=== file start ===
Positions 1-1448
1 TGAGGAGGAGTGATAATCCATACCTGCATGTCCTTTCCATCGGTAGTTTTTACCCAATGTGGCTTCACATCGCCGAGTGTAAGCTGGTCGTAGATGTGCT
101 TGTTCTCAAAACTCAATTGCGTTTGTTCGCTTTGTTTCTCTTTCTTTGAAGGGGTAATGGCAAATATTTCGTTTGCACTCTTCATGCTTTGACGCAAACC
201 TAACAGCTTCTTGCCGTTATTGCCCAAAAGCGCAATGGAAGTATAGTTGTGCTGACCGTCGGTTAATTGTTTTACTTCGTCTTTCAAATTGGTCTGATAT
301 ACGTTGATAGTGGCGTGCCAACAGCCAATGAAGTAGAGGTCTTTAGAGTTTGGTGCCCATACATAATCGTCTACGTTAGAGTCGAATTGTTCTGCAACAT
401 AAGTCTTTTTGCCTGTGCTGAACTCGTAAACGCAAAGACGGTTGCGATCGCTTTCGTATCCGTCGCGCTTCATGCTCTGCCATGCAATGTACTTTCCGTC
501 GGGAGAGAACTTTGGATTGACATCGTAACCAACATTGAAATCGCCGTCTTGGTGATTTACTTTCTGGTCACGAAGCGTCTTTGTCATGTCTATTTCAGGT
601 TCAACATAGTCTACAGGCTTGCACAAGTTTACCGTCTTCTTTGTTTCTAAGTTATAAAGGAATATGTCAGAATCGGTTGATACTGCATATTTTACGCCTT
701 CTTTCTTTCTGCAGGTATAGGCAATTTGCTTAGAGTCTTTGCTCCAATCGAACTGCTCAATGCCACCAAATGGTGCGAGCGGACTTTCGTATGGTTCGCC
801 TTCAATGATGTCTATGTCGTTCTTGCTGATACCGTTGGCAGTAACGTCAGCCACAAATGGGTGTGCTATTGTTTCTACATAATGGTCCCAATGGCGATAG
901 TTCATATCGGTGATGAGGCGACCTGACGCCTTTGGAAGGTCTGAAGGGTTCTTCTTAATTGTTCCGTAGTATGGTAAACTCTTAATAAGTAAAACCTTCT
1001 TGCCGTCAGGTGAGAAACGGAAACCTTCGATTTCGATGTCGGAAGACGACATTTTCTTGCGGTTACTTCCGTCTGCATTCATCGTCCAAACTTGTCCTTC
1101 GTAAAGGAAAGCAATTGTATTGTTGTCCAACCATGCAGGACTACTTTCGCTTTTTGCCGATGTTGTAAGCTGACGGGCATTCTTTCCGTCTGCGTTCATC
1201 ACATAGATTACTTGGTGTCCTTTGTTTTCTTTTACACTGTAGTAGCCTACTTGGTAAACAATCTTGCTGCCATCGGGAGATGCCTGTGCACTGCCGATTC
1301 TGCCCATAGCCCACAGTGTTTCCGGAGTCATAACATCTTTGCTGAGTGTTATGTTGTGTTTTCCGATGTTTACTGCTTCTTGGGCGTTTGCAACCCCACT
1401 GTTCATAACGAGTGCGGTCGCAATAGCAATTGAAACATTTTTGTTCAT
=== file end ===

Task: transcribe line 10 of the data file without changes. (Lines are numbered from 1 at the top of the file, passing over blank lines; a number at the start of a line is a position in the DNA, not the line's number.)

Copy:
801 TTCAATGATGTCTATGTCGTTCTTGCTGATACCGTTGGCAGTAACGTCAGCCACAAATGGGTGTGCTATTGTTTCTACATAATGGTCCCAATGGCGATAG